Sunday, February 14, 2010

Day 115: Mad Money

A few weeks ago, I got a text message from my friend Mitch that said, "Watch Mad Money today, I'm asking a question on the air!" I had heard of this show, but never actually watched it.

Mad Money is a show about investing in the stock market, and it’s hosted by financial guru Jim Cramer. Cramer is a high strung, fast talking, theatrical character who shouts at his viewers about when to sell! When to buy! When to hold!

When I tuned in to watch Mitch ask his question (which was really cool), I was annoyed by Cramer and what seemed like a lot of theatrics and a lot of yelling. Still, Mitch is a finance guy. He has been since we were in high school. So, if he trusts what Cramer has to say about investments, I believe that he knows what he's talking about. Since I really didn't pay attention the first time around, I decided to give Cramer another try.

Day 115’s thing I’ve never done before was to watch an entire episode of Jim Cramer’s Mad Money.

In addition to hearing about his show, I also remembered hearing about Cramer last year at the height of the financial crisis. The Daily Show host Jon Stewart accused Cramer for advising his viewers to participate in short sales, which he says is detrimental to markets and investors. Stewart went on to criticize CNBC for not doing enough investigative journalism to uncover the Ponzi schemes before they got so out of hand. I’m not sure I agree that Cramer or CNBC are to blame for any or all of the bank failings and subsequent bailouts. In fact, I’m not sure I understand what he’s saying at all. Ever.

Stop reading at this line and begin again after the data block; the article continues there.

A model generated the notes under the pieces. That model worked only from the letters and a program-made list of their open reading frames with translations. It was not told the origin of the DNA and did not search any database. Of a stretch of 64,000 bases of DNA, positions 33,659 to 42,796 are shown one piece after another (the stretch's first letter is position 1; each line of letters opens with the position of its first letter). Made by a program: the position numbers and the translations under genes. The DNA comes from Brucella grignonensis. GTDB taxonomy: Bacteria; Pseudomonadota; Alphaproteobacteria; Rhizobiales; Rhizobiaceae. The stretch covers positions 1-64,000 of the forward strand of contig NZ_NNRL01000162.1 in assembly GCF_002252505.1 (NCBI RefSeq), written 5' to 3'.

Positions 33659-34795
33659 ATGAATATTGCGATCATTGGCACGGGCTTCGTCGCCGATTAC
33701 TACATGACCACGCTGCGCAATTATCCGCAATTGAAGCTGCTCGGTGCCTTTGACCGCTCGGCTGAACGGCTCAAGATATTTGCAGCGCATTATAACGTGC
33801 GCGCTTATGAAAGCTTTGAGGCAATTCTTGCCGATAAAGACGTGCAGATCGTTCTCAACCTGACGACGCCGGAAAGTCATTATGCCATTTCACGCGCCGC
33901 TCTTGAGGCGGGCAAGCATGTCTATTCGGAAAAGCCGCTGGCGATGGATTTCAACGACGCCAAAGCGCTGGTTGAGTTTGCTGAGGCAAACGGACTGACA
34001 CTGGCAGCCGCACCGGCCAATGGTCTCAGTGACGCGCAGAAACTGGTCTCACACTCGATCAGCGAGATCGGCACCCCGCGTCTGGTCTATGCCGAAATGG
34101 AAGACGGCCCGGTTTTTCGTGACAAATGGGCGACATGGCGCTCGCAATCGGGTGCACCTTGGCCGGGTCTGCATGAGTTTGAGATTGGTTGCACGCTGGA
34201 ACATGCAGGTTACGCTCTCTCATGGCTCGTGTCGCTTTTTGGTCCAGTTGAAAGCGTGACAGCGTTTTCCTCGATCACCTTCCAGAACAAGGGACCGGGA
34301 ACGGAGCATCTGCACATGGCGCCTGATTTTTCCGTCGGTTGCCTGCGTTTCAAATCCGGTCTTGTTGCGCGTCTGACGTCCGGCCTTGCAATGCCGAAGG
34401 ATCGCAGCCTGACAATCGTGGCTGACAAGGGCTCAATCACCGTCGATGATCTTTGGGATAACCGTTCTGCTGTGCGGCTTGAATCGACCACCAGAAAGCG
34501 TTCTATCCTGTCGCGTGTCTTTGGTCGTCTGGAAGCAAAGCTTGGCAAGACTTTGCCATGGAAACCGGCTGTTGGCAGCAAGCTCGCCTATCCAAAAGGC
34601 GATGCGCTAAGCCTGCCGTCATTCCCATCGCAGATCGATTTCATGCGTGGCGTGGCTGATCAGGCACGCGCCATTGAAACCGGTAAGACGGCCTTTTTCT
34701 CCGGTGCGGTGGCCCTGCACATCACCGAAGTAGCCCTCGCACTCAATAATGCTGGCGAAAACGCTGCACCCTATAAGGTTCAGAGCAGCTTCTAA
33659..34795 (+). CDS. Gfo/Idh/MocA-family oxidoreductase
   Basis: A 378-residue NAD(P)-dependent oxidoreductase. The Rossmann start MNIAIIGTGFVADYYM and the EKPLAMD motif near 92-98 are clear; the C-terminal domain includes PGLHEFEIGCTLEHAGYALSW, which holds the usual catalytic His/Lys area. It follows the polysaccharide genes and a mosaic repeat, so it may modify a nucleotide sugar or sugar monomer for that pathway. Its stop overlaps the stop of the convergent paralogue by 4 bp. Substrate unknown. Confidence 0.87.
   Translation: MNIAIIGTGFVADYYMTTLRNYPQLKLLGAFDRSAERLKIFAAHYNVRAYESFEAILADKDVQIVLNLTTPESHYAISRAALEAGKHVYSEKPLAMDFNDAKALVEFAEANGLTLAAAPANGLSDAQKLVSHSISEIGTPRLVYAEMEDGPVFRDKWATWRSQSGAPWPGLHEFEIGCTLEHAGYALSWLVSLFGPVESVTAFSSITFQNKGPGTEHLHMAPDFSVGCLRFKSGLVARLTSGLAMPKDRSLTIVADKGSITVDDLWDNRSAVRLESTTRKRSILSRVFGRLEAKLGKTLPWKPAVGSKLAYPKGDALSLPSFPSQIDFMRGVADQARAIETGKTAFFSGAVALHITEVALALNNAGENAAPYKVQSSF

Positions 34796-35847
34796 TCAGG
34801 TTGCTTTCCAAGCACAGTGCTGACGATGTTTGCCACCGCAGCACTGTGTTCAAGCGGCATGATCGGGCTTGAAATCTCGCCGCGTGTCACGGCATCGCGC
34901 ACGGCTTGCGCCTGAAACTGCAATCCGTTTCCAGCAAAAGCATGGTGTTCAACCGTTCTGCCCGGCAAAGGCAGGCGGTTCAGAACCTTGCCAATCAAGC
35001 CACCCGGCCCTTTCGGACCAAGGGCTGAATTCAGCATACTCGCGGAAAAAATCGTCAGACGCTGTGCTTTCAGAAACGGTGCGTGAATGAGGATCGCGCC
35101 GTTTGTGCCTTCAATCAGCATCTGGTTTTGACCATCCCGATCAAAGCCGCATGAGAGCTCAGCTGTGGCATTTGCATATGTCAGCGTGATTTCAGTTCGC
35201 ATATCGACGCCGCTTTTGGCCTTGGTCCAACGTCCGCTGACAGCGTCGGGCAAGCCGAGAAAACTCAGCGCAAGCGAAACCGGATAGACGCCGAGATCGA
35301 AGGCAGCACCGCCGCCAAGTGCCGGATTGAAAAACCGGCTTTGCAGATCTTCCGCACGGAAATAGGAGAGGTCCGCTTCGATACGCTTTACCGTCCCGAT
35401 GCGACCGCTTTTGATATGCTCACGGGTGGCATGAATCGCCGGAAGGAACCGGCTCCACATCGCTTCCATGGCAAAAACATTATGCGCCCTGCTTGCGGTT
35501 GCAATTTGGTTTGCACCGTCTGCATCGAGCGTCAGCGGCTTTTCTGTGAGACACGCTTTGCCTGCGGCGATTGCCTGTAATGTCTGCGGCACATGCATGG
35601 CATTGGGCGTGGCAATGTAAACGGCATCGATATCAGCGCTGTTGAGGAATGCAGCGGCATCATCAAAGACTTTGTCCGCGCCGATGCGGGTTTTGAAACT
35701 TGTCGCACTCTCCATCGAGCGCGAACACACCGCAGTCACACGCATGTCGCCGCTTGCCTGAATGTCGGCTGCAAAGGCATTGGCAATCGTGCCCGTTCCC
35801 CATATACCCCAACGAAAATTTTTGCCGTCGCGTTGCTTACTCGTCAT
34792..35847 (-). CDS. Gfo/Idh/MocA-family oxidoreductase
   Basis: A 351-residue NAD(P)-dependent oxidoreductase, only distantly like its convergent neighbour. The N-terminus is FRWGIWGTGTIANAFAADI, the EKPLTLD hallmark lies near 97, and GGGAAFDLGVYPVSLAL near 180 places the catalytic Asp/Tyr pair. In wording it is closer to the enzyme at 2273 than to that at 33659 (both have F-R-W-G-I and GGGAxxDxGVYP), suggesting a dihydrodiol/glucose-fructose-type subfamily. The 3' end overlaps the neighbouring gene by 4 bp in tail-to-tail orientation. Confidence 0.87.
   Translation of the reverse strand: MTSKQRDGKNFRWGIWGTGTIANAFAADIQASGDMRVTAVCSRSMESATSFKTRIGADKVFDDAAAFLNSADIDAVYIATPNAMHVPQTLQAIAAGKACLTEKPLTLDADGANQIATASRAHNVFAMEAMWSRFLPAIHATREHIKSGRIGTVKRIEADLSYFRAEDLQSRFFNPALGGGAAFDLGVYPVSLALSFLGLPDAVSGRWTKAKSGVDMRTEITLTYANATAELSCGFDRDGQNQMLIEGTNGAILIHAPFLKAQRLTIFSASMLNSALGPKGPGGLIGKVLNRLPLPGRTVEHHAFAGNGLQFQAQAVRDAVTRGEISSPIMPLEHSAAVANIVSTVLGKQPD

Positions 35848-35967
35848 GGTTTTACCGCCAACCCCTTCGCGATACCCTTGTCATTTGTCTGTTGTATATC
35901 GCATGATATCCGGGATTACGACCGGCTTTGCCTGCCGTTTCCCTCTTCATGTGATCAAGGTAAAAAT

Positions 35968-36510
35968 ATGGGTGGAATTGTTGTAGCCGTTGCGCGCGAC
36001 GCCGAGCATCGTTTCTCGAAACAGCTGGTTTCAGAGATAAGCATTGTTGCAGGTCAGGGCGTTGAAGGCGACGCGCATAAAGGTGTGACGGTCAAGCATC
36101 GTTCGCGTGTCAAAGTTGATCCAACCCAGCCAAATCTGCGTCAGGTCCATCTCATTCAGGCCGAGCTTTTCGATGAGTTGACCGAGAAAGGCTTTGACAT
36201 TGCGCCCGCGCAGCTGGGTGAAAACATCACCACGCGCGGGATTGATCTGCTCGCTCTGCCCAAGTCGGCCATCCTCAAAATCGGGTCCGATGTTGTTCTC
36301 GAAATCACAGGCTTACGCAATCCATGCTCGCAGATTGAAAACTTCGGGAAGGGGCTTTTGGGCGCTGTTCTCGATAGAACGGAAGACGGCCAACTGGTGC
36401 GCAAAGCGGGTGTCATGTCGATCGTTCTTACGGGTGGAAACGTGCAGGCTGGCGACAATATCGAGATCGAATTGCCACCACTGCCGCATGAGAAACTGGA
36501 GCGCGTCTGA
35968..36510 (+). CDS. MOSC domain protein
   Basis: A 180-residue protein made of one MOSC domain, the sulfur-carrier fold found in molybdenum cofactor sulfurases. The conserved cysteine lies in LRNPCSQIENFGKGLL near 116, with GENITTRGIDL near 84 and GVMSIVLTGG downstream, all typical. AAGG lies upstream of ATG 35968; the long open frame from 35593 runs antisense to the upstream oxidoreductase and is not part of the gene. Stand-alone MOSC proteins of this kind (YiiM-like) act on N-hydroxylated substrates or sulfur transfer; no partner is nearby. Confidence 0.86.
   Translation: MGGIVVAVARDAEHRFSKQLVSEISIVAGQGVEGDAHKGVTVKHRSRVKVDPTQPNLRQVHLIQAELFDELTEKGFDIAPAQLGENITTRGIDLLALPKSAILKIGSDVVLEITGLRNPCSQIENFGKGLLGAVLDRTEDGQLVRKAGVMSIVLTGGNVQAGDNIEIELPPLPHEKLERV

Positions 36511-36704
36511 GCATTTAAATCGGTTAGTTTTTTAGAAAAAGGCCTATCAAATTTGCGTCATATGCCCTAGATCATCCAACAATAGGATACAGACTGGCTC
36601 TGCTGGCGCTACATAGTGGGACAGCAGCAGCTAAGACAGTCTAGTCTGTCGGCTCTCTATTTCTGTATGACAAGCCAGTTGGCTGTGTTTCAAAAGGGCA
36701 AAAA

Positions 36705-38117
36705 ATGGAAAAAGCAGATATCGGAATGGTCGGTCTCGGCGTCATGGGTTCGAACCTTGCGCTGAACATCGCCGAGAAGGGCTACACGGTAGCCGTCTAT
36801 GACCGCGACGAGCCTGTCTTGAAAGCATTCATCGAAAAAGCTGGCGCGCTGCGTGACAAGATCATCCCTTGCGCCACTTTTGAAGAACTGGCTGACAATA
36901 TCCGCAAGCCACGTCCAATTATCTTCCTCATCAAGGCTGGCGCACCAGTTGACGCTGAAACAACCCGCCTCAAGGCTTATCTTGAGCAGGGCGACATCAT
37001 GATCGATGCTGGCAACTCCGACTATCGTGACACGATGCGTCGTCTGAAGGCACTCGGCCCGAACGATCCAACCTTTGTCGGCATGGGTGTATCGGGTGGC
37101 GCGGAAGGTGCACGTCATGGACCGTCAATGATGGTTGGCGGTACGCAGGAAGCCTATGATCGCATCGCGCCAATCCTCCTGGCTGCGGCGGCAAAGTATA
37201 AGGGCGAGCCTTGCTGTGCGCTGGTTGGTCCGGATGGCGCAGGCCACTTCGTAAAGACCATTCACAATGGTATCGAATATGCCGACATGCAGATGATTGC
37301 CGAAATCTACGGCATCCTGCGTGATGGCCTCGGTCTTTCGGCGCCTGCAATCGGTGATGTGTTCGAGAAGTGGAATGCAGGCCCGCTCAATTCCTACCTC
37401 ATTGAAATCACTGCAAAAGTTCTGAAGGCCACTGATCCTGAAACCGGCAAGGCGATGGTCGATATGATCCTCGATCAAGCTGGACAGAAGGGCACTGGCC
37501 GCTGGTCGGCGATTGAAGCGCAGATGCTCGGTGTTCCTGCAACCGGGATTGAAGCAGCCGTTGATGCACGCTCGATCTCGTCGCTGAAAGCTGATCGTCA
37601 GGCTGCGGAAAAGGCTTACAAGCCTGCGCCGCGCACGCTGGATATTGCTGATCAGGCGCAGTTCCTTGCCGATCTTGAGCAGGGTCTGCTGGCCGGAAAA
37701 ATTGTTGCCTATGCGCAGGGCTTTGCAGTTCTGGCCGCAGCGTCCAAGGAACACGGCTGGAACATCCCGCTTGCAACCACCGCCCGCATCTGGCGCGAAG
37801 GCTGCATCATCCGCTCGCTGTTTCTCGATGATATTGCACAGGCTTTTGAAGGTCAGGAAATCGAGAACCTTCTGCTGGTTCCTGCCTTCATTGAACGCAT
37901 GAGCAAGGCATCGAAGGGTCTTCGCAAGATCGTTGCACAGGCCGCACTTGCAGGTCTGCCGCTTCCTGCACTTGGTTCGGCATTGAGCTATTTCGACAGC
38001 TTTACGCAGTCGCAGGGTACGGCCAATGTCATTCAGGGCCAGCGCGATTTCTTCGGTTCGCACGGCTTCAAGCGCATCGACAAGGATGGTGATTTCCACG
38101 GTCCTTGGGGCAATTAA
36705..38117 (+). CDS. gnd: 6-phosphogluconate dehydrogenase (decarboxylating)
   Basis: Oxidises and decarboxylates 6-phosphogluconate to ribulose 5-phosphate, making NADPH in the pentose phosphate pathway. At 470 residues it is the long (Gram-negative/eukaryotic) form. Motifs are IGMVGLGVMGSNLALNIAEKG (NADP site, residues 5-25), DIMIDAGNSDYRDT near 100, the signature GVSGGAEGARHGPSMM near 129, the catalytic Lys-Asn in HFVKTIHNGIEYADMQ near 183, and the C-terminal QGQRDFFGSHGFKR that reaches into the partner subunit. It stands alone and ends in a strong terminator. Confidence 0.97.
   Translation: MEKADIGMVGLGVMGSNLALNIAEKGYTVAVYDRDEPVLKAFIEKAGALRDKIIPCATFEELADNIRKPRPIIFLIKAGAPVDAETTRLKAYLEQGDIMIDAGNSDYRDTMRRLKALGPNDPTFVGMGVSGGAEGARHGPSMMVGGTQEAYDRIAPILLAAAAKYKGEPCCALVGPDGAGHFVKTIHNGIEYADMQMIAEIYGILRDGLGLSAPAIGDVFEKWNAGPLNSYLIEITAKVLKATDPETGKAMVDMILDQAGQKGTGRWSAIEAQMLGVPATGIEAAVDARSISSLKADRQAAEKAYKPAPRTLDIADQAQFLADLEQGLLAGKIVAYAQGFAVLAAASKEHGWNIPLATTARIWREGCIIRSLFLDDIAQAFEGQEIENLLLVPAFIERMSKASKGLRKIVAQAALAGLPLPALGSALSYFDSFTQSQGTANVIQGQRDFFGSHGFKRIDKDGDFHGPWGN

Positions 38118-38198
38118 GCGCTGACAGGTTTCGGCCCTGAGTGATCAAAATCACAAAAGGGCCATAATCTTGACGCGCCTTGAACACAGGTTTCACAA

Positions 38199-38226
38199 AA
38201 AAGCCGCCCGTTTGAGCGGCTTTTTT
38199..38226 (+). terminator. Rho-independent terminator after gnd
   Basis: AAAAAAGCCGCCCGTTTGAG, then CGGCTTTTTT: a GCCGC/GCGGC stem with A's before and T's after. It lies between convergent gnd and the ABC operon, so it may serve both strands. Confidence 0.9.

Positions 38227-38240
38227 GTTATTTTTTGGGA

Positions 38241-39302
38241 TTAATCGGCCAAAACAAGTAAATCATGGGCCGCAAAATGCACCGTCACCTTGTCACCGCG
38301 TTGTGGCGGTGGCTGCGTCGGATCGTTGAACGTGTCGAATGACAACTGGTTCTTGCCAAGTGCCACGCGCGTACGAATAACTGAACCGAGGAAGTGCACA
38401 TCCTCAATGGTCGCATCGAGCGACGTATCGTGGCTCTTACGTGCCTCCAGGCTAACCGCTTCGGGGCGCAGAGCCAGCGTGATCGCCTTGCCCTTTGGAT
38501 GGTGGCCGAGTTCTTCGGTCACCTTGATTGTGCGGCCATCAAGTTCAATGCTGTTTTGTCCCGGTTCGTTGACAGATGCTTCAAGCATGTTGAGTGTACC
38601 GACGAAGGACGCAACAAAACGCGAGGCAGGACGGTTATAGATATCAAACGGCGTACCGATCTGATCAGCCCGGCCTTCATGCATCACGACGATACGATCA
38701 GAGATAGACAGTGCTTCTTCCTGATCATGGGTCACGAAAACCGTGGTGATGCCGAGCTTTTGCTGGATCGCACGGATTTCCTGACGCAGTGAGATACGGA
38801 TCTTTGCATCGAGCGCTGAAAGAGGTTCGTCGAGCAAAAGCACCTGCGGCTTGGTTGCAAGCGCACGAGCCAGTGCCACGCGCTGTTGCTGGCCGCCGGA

Watching this show was like watching a Micro-Machines commercial on repeat for 60 minutes. Cramer runs around his colorful Disney-looking set full of lights and gadgets and shouts words and phrases, few of which I understood. He did throw out the phrase, “Boo yah!” which made me smile, even though I was unsure of the context.

Even when Cramer engages his audience, callers try to ask their questions as quickly as Cramer answers them. My head was spinning.

During this particular show, Cramer told his audience that they should look at the toys their kids are playing with and make their stock purchases based on those technologies. Seems logical, only I don’t have kids and I have no idea what technologies create the most popular toys. I could see myself searching wildly on the Internet for “Stock in Wii.” Can I even do that?

Cramer slowed down briefly to interview a guest, but my brain was so happy to have a break, I don’t really remember much about what was talked about.

The popularity of Mad Money tells me that Cramer must know what he’s talking about. I'm can only assume that this show is more for seasoned investors and not for people trying to learn about investing.

In fact, I felt myself getting anxiety bout not only Cramer’s delivery, but also because I didn’t understand ¾ of what he is talking, and I feel like I probably should.

Perhaps more time with Cramer and Mad Money and I might get there, but with the bells and whistles and noise, it’s a commitment I’m not sure I’m going to be able to make.

1 comment:

  1. Here's a tip. Buy low and sell high. Done.

    ReplyDelete